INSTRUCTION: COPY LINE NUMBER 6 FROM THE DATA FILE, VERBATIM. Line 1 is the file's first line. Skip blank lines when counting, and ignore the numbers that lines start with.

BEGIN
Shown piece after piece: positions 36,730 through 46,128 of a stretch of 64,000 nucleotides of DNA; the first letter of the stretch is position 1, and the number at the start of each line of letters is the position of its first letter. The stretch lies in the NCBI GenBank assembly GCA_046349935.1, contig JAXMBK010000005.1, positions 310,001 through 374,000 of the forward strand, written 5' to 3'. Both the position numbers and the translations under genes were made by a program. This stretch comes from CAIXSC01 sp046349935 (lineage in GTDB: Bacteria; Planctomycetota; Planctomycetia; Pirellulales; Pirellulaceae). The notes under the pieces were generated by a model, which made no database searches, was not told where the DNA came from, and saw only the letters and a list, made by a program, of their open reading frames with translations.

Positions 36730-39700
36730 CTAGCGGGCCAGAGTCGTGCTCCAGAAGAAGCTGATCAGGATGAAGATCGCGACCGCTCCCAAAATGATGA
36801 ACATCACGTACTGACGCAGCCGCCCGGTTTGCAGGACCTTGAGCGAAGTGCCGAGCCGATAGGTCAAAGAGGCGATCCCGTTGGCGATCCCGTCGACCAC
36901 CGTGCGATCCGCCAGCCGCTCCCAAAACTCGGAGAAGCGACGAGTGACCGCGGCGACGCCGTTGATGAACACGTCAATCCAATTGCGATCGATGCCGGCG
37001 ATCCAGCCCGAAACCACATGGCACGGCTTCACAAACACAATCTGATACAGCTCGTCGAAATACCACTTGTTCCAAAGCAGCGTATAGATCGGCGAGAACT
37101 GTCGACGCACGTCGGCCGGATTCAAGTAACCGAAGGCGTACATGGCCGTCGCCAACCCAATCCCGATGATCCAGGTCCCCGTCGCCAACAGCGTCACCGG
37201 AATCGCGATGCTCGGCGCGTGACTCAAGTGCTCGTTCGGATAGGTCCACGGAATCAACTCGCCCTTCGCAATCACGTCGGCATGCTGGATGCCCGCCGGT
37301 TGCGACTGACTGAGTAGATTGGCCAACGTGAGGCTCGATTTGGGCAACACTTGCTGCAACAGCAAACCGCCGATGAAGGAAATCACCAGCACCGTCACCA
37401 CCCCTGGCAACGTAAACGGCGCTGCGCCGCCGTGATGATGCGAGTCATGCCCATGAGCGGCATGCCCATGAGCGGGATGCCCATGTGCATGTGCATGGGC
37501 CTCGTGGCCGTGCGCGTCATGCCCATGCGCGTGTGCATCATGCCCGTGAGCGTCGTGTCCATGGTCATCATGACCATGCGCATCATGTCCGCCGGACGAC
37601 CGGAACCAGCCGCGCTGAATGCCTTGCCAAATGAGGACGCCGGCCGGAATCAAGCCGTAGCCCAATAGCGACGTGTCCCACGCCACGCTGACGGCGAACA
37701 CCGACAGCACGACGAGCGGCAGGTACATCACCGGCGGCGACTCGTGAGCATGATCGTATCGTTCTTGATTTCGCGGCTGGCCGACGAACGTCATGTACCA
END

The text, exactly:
37001 ATCCAGCCCGAAACCACATGGCACGGCTTCACAAACACAATCTGATACAGCTCGTCGAAATACCACTTGTTCCAAAGCAGCGTATAGATCGGCGAGAACT